Anti-depressant use doubles

Anti-depressant use among US residents almost doubled between 1996 and 2005, along with a concurrent rise in the use of other psychotropic medications, according to a new report.

The increase seemed to span virtually all demographic groups.

“Over 10 percent of people over the age of six were receiving anti-depression medication. That strikes me as significant,” said study author Dr. Mark Olfson, a professor of clinical psychiatry at Columbia University/New York State Psychiatric Institute in New York City.

According to background information in the study, anti-depressants are now the most widely prescribed class of drugs in the United States. The expansion in use dates back to the 1980s, with the introduction of the antidepressant Prozac (fluoxetine).

The study found that 5.84 per cent of US residents aged six and over were using anti-depressants in 1996, compared with 10.12 per cent in 2005. That’s 13.3 million people, up to 27 million people.

“This is a 20-year trend and it’s very powerful,” remarked Dr. Eric Caine, chair of the department of psychiatry and co-director of the Centre for the Study of Prevention of Suicide at the University of Rochester Medical Centre.

This happened despite a “black box” warning mandated for many anti-depressant medications by the US Food and Drug Administration in 2004, the study authors noted.

Lower rates of increases in anti-depressant use were seen in black people (3.61 per cent in 1996 versus 4.51 per cent in 2005) and in Hispanics (3.72 per cent versus 5.21 per cent in 2005), the researchers found.

Still, about the same number of people were being treated for depression (26.25 per cent in 1996 versus 26.85 per cent in 2005), indicating that the drugs were being used to treat other diagnoses, such as anxiety and other mood disorders.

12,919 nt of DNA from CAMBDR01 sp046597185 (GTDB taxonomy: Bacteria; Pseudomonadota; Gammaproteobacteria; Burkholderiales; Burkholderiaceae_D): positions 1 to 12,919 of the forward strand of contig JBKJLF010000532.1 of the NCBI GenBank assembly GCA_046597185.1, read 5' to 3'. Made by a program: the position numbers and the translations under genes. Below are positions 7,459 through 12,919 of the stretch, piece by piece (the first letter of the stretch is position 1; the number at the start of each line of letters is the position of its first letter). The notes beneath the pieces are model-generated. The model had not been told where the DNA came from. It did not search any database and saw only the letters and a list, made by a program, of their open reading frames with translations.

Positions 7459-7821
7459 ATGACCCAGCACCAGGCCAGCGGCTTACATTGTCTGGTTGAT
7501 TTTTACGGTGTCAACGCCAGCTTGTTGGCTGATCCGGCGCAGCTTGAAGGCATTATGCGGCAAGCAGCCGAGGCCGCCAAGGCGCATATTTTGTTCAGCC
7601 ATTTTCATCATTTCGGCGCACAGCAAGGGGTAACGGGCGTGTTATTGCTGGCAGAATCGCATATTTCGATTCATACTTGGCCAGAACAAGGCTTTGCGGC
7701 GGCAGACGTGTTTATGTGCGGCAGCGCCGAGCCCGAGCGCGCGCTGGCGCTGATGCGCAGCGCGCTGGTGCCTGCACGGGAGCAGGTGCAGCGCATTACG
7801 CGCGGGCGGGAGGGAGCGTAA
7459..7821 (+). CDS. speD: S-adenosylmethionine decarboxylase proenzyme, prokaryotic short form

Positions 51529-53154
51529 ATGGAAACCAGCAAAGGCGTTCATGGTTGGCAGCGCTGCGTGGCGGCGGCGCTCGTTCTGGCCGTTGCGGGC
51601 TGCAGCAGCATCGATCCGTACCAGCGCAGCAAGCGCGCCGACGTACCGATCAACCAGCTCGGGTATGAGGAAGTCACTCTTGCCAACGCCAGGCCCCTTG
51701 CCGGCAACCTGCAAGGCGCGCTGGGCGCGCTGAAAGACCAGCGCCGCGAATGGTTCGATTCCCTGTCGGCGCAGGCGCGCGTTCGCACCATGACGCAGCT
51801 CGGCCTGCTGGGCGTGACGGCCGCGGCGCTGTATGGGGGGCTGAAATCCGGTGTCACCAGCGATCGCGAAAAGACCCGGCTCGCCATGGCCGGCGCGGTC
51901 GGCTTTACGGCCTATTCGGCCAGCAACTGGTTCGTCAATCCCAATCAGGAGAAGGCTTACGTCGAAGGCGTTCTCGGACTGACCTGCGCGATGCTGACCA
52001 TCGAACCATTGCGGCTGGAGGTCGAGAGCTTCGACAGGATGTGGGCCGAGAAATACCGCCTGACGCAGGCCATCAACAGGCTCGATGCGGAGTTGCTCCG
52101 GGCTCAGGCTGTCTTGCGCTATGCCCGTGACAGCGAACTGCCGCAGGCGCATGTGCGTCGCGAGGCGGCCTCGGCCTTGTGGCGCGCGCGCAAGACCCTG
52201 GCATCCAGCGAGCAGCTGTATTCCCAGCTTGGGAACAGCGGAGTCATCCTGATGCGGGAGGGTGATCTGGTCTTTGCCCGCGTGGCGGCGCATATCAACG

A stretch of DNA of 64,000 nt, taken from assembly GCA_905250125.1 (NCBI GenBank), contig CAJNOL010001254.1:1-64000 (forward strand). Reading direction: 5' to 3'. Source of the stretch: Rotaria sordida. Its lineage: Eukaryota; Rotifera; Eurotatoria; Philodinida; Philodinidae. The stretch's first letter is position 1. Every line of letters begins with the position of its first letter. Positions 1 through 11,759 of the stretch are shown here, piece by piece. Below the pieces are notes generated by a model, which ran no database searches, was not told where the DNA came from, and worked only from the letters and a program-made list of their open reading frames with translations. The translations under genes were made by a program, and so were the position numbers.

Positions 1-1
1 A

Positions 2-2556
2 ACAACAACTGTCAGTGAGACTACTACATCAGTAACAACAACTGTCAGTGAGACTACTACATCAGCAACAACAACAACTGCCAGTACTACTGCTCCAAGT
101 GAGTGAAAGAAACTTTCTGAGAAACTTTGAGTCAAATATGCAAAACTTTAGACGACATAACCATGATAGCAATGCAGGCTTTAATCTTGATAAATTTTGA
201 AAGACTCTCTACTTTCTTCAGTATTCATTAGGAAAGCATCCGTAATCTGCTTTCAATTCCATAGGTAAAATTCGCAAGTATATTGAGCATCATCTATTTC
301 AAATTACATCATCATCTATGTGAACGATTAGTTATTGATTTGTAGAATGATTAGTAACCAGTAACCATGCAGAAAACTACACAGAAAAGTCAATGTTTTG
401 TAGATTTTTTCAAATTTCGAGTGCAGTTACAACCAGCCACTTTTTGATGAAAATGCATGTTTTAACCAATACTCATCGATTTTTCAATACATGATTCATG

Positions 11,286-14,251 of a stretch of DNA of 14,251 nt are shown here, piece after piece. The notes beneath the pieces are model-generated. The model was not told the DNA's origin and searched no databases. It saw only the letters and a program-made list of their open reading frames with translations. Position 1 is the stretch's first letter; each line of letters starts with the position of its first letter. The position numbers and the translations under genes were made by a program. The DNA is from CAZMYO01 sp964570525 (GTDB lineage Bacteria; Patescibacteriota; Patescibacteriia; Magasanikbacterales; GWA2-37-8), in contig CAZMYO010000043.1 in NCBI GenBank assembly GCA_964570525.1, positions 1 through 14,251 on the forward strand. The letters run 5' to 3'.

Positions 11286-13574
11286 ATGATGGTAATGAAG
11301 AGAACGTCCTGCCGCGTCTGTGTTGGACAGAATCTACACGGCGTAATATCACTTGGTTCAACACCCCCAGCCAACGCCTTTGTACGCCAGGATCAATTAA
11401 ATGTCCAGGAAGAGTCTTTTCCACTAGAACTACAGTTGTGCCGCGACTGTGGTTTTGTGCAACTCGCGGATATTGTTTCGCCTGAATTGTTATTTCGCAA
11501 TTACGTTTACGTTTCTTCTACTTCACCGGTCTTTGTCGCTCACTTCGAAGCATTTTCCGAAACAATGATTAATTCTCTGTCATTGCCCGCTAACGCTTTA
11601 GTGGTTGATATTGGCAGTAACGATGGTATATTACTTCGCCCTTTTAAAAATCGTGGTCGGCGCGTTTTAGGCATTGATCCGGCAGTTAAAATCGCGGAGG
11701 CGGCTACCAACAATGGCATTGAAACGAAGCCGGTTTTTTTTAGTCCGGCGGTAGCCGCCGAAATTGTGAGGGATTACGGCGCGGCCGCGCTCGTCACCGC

“The reasons [for the growth] are unclear but they may include the introduction of new anti-depressants over the last 10 to 12 years or so and a broadening in the clinical indications of anti-depressant treatment. Years ago, these drugs were largely focused on depression. Today, more different conditions are treated with antidepressants,” Dr. Olfson said.

“There’s also been an increase in direct-to-consumer advertising and a lessening of the stigma associated with seeking mental health care.”

Indeed, a study released last week found that roughly five of six Americans now have a positive opinion on psychiatric medications, a marked increase from about a decade ago.

Depression may also be more common in the population, or at least more people may be acknowledging it and seeking help, the authors suggested.

“I think part of the increased rate is increased awareness, as well as national depression screening all over the country,” said Dr. M. Beatriz Currier, an associate professor of clinical psychiatry at the University of Miami Miller School of Medicine. “Education and screening decrease stigma.”

Of concern, however, was the finding that the majority of Americans taking anti-depressants were not receiving care from a psychiatrist.

Also troubling was not knowing what the prescriptions were being written for exactly.

“One wonders if the medication is being used as a possible panacea for a number of psychosocial issues which might be better served by counselling,” Dr. Kotrla said.

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